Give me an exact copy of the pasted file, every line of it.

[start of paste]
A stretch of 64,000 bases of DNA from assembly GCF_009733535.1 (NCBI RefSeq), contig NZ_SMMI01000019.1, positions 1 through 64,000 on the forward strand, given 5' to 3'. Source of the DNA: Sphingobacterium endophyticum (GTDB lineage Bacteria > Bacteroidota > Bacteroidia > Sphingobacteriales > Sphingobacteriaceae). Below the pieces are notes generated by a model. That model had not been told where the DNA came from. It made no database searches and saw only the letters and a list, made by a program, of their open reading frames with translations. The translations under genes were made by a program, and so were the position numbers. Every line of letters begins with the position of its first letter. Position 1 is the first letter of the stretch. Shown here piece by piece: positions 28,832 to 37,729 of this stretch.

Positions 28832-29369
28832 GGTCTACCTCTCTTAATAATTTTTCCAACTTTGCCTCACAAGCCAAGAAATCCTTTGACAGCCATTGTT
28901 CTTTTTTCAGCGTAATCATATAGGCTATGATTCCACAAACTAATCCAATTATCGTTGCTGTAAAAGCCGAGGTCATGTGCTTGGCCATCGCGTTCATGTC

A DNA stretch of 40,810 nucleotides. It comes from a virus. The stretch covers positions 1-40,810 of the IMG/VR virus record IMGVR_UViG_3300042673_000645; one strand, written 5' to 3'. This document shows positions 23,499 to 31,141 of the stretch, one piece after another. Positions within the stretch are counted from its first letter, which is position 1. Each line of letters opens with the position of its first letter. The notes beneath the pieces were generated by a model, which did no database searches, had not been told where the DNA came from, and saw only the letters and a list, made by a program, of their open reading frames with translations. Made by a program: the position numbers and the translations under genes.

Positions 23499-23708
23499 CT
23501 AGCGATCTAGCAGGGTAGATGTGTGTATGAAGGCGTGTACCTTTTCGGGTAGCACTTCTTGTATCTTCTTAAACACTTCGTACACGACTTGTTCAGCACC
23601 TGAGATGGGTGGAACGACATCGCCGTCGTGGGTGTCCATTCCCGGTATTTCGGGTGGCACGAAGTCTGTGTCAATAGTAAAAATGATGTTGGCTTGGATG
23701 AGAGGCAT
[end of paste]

A stretch of 64,000 bases of DNA from assembly GCF_009733535.1 (NCBI RefSeq), contig NZ_SMMI01000019.1, positions 1 through 64,000 on the forward strand, given 5' to 3'. Source of the DNA: Sphingobacterium endophyticum (GTDB lineage Bacteria > Bacteroidota > Bacteroidia > Sphingobacteriales > Sphingobacteriaceae). Below the pieces are notes generated by a model. That model had not been told where the DNA came from. It made no database searches and saw only the letters and a list, made by a program, of their open reading frames with translations. The translations under genes were made by a program, and so were the position numbers. Every line of letters begins with the position of its first letter. Position 1 is the first letter of the stretch. Shown here piece by piece: positions 28,832 to 37,729 of this stretch.

Positions 28832-29369
28832 GGTCTACCTCTCTTAATAATTTTTCCAACTTTGCCTCACAAGCCAAGAAATCCTTTGACAGCCATTGTT
28901 CTTTTTTCAGCGTAATCATATAGGCTATGATTCCACAAACTAATCCAATTATCGTTGCTGTAAAAGCCGAGGTCATGTGCTTGGCCATCGCGTTCATGTC

A DNA stretch of 40,810 nucleotides. It comes from a virus. The stretch covers positions 1-40,810 of the IMG/VR virus record IMGVR_UViG_3300042673_000645; one strand, written 5' to 3'. This document shows positions 23,499 to 31,141 of the stretch, one piece after another. Positions within the stretch are counted from its first letter, which is position 1. Each line of letters opens with the position of its first letter. The notes beneath the pieces were generated by a model, which did no database searches, had not been told where the DNA came from, and saw only the letters and a list, made by a program, of their open reading frames with translations. Made by a program: the position numbers and the translations under genes.

Positions 23499-23708
23499 CT
23501 AGCGATCTAGCAGGGTAGATGTGTGTATGAAGGCGTGTACCTTTTCGGGTAGCACTTCTTGTATCTTCTTAAACACTTCGTACACGACTTGTTCAGCACC
23601 TGAGATGGGTGGAACGACATCGCCGTCGTGGGTGTCCATTCCCGGTATTTCGGGTGGCACGAAGTCTGTGTCAATAGTAAAAATGATGTTGGCTTGGATG
23701 AGAGGCAT